You Know You Love It!
The prevailing opinion of the tasteful classes is that turn-of-the-century storefronts in small town America suffered a wave of vandalism at the hands of owners and designers in a misguided mid-century effort to make old buildings look up to date. We don't want to see the results of this butchery and we don't see them; we hold our noses and we hurry past them.
Under that holier-than-thou aesthetic, the bottom third of this building would be deemed too badly maimed to photograph.
That said, the time will come when, all other sources of dissertations having been exhausted, this once-reviled architectural phenomenon will present graduate students with a new field of studies.
Under titles such as "The Future of the Past, the Past of the Future," scholars will hail the impulse that led Americans to renew their built environment in situ, harnessing the power of America's post-war insecurities and aspirations to produce a coast-to-coast transformation of Main Street, USA, with instant new facades as superficial as the era's restrictive mores but nonetheless profoundly liberating, leaving the Victorian past behind as fast as a Corvette roaring away from a drive-in.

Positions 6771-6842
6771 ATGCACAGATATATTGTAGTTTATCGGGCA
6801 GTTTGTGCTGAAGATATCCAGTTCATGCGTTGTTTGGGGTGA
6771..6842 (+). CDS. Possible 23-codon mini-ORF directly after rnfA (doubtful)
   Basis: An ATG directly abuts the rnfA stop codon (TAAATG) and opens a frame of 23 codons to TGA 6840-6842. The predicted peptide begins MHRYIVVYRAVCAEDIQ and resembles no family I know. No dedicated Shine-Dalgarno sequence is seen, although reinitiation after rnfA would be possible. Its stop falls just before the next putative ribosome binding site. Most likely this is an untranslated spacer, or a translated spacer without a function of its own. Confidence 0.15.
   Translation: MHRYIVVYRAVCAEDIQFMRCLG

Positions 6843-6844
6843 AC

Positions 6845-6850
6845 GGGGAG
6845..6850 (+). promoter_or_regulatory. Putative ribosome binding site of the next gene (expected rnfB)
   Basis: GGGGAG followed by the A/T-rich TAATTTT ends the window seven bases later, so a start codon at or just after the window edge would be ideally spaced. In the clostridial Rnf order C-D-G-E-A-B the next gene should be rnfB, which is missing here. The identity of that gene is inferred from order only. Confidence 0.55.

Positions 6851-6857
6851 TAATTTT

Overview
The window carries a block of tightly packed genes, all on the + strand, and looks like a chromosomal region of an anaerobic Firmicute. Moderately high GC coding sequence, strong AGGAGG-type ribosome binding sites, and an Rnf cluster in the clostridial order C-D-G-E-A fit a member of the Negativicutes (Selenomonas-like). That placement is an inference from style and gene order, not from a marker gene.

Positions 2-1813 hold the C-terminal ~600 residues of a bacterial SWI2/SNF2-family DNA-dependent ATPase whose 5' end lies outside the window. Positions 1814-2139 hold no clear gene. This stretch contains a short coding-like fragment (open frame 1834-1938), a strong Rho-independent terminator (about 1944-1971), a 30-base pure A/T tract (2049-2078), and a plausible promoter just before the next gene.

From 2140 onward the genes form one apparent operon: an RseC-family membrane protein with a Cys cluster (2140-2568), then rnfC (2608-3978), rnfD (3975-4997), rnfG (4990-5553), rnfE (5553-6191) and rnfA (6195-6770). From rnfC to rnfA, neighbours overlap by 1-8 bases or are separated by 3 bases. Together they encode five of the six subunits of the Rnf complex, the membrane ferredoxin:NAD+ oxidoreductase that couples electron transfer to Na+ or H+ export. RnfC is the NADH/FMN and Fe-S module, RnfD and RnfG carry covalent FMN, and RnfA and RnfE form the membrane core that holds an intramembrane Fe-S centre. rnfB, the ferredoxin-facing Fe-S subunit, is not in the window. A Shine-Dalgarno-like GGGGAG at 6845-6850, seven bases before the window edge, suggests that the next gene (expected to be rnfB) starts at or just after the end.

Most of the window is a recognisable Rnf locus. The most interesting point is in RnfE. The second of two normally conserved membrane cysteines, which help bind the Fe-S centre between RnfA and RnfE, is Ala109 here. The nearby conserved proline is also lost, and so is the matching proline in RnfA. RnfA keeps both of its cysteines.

Soon, those in the know will be buying up hybrid storefronts to make new a-historical districts. Shiny chrome and old red brick, atomic-age fiberglass panels and weathered wood will never have looked so hip together when seen with fresh eyes. Consumers and businesses will pump millions into all things re-rejuvenation! Can a line of themed eyewear be far behind?
Heck, I'm winging it here. I bet next time I'm on JSTOR.org I'll find someone's beaten me to it.
Seen in Salmon, Idaho.